DENVER – He once said he wasn’t “cut out to be senator,” but former Colorado Gov. John Hickenlooper on Thursday jumped into the state’s crowded Democratic Senate primary field, a week after giving up his long-shot bid for the 2020 presidential nomination.
The announcement came as a surprise to nobody in Colorado politics, even though Mr. Hickenlooper has long maintained that his skill set is more suited to the executive branch than the legislature.
“Look, I’m a straight shooter,” Mr. Hickenlooper said in his launch video, holding a cue stick at a pool table. “I’ve always said Washington was a lousy place for a guy like me who wants to get things done. But this is no time to walk away from the table.”
Also unlikely to walk away are the 11 Democrats already vying for the party’s nomination to run against vulnerable Republican Sen. Cory Gardner in a state steadily shifting from purple to blue.
Democrats and Republicans alike accused the former two-term governor of treating the Senate like a parting gift. As recently as July, Mr. Hickenlooper said he didn’t think the Senate was “my calling.” In February, he told Politico, “I’m not cut out to be a senator.”
“Running for US Senate isn’t a consolation prize for losing a presidential primary,” tweeted Colorado Senate Democratic Caucus spokesman Keith Barnish. “Hickenlooper repeatedly said he didn’t want the job and would be bad at it. Colorado is ready for a new generation of progressive leadership.”
Even the Onion weighed in with a satirical post, “Struggling Hickenlooper drops out of Colorado Senate race to run for Jefferson County commissioner.”
Cracks aside, Mr. Hickenlooper immediately becomes the front-runner for the Democratic nod, the only candidate in the primary field who has won statewide, which he’s done twice.
An Emerson poll released Wednesday showed Mr. Hickenlooper beating Mr. Gardner by 53% to 40% in a hypothetical matchup. Even so, serious doubts have been raised about whether the ex-governor is too moderate to capture the left-trending party’s nomination.
During his five-month presidential primary campaign, Mr. Hickenlooper made several statements that could come back to haunt him in Colorado, including, “socialism is not the answer.”
“First of all, I don’t think any of the current Democratic candidates will quit the race when he gets in, and second of all, I don’t think that he would win a Democratic primary,” Colorado Republican strategist Dick Wadhams said this month.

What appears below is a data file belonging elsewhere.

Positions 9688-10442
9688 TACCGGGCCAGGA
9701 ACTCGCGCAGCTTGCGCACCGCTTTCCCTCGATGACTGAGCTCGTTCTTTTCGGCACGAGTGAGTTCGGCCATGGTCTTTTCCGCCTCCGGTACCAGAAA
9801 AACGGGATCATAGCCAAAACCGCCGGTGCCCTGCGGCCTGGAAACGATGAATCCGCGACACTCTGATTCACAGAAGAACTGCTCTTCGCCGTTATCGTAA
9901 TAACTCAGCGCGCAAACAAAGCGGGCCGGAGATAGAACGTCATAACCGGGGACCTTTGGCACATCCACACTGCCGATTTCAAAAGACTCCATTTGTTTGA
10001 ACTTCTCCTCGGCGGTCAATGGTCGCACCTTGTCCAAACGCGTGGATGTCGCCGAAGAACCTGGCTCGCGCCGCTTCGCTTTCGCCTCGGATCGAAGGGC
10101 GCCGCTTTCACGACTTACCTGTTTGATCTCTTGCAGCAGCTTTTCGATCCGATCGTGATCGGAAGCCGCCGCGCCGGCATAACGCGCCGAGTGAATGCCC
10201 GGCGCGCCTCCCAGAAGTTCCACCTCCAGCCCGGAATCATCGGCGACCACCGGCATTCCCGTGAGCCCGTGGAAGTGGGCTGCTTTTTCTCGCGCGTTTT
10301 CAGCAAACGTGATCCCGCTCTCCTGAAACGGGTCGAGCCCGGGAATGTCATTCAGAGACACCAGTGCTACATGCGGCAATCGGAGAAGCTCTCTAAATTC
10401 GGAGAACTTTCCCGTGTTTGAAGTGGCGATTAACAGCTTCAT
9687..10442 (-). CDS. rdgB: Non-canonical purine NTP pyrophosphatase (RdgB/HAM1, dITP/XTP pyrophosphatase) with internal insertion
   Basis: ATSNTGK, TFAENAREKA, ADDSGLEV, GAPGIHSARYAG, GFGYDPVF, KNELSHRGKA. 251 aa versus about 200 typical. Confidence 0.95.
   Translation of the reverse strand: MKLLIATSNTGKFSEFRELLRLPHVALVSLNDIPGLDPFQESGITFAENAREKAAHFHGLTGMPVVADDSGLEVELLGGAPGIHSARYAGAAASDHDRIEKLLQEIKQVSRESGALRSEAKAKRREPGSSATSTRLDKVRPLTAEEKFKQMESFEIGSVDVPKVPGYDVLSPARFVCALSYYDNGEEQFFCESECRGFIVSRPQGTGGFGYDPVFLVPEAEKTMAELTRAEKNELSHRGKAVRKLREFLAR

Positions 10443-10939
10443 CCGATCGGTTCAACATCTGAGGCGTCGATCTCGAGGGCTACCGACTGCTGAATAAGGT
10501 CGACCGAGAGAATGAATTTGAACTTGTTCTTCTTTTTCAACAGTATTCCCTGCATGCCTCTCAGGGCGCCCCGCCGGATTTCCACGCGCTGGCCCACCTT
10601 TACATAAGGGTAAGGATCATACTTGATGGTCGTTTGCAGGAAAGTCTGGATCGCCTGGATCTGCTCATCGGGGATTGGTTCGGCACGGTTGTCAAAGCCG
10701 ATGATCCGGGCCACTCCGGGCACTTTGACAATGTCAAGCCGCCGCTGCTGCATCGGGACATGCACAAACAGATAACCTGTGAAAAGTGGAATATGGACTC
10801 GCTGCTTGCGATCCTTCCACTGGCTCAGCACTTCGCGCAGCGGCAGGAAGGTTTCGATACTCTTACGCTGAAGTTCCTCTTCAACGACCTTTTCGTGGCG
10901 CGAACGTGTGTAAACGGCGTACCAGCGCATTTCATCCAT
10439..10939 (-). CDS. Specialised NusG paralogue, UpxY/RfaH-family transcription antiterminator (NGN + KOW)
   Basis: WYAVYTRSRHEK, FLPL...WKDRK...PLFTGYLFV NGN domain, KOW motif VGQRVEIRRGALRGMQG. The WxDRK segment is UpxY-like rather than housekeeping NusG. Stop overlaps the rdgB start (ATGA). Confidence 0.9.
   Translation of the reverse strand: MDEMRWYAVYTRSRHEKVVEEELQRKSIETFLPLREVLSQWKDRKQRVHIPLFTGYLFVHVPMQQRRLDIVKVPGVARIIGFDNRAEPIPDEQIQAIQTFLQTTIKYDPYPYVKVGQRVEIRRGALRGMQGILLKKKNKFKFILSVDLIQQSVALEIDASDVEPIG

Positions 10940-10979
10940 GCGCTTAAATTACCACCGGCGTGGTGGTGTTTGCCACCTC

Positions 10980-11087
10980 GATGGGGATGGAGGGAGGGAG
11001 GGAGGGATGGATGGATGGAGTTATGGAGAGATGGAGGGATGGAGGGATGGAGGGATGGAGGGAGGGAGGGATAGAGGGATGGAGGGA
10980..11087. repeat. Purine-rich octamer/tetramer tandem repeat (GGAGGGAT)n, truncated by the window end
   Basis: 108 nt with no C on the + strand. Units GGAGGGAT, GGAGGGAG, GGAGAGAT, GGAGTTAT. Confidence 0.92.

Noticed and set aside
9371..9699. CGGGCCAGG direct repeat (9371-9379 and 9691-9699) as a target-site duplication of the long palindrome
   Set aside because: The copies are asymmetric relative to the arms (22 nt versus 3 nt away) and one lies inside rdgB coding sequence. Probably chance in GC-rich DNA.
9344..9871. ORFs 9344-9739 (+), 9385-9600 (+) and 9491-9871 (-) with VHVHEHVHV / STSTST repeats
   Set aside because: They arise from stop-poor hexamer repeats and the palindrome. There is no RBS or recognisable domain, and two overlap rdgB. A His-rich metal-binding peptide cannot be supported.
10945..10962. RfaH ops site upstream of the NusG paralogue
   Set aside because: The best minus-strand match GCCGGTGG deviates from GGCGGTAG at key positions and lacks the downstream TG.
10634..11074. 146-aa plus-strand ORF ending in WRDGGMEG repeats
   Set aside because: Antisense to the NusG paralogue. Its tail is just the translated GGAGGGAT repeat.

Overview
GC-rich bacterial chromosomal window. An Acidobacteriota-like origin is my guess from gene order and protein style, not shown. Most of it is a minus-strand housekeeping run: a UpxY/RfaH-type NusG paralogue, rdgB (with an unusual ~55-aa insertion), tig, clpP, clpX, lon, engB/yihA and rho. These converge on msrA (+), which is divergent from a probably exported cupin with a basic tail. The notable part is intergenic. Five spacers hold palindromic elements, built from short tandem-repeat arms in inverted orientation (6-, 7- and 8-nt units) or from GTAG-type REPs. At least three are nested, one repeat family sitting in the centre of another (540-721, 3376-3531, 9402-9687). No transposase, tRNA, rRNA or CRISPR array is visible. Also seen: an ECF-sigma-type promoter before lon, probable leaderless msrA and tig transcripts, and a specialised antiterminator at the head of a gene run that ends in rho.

Democrats already running for the Senate nod include several with state legislative experience: Former state Sen. Michael Johnston, former House Speaker Andrew Romanoff, ex-House Majority Leader Alice Madden and state Sen. Angela Williams.
“There was a poll showing he had a big lead, and I certainly believe that, but I think Johnston is going to have enough money to run a decent campaign,” Mr. Wadhams said. “And they’re going to go right at his head.”
Mr. Hickenlooper wasn’t the only ex-presidential hopeful to downsize his goals. Washington Gov. Jay Inslee announced Thursday he would seek reelection, a day after exiting the 2020 Democratic contest.
Destined to plague Mr. Hickenlooper on the campaign trail is his environmental record, starting with his support for the state’s oil-and-gas business. A former industry geologist, he once drank fracking fluid to prove its safety.
“He’s definitely not somebody that we will support as a Senate candidate,” Michele Weindling, an organizer with the Sunrise Movement, told Westword. “There are a lot of candidates that are currently running on the idea of being a climate champion, and Hickenlooper is definitely not one of them.”
The article Wednesday was headlined, “As Hickenlooper Weighs a Senate Run, Climate Activists Hope He Stays Out.”
In his launch video, Mr. Hickenlooper cited issues with prescription drug costs, preexisting conditions, public lands and climate change while linking Mr. Gardner to President Trump and Senate Majority Leader Mitch McConnell.
“I don’t think Cory Gardner understands that the games he’s playing with Donald Trump and Mitch McConnell are hurting the people of Colorado,” Mr. Hickenlooper said.
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